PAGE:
National park tweets, then deletes, climate data after gag order

Climate change won't go away with a Twitter meltdown.

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In the five days since he took office, President Trump has ordered multiple federal agencies to stop sharing news and updates directly with the American public. The gag orders have silenced federal entities like the EPA and the USDA by preventing them from announcing everything from grant awards to scientific breakthroughs made with taxpayer funds. But at least one person with the password to Badlands National Park's Twitter account attempted to take a stand today by tweeting out facts in the face of President Trump and his science-denying pick to lead the EPA.

"The pre-industrial concentration of carbon dioxide in the atmosphere was 280 parts per million (ppm). As of December 2016, 404.93 ppm," @BadlandsNPS wrote in a now-deleted tweet Tuesday morning. That tweet was in direct opposition to a memo issued to all National Park Service, ordering them to "immediately cease use of government Twitter accounts until further notice." But @BadlandsNPS kept at it for almost an hour before the tweets disappeared into the ether.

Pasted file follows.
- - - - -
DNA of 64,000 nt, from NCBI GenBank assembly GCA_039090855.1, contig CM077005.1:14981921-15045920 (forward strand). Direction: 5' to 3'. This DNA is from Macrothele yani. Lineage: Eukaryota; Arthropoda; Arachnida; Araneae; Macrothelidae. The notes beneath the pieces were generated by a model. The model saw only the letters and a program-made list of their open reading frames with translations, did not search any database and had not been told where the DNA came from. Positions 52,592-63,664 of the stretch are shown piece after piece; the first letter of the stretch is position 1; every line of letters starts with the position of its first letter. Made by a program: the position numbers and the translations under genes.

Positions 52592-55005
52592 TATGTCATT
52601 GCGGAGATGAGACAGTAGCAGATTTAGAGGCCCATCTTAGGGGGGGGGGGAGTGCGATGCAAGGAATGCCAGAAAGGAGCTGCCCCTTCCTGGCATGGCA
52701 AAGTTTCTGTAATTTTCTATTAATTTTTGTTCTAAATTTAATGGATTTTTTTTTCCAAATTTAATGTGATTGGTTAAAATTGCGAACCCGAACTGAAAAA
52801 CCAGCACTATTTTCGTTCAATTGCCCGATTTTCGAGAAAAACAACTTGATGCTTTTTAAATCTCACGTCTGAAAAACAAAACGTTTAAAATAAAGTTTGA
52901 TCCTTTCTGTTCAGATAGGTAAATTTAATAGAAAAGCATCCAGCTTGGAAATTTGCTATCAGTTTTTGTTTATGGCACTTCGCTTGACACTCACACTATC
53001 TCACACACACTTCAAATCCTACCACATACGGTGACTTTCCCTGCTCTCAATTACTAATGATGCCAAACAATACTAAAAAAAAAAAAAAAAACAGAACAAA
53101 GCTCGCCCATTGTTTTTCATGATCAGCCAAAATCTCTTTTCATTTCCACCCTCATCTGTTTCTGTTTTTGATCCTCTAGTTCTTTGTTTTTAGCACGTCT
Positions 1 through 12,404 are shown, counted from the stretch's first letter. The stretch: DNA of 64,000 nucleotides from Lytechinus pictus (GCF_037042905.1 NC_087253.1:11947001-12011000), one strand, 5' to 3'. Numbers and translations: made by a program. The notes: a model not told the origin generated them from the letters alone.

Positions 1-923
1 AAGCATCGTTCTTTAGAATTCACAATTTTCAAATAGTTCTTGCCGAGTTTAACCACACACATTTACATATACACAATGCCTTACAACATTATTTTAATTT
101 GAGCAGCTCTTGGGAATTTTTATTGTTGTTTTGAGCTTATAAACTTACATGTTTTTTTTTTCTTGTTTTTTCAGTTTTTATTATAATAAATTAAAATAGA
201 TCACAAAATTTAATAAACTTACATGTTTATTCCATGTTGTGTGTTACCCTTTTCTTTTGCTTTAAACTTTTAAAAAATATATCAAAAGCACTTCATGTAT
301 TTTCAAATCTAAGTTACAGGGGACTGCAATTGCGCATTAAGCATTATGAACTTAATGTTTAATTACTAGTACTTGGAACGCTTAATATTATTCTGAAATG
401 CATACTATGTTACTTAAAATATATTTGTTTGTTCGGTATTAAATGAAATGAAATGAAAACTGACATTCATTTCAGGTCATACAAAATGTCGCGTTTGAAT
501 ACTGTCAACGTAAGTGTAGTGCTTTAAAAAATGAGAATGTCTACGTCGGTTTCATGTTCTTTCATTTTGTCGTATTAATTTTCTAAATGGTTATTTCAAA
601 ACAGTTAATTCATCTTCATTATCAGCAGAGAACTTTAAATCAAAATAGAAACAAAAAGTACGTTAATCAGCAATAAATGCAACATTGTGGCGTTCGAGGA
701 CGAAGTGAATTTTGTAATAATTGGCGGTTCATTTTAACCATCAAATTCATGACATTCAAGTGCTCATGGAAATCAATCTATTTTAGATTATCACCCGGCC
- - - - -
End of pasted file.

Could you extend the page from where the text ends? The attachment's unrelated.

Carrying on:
Although the facts have now been archived in screenshots and @BadlandsNPS has returned to posting idyllic nature photos, civil rights lawyer and Law professor Dr. Anthony M. Kreis noted on Twitter that deleting a government agency's tweets is actually a violation of the Freedom of Information Act. So, even though one national park sending off a few defiant tweets seems relatively minor, it could cause some legal headaches for the administration.

According to FiveThirtyEight, the gag orders may only be temporary, at least for some of the federal agencies affected, but they also may be in violation of directives issued by President Obama in 2009 which protect scientists' ability to speak with the people about publicly funded research. While it is currently unclear how this will play out for the nation's scientists, there's no getting around the fact that the planet is still getting hotter every year.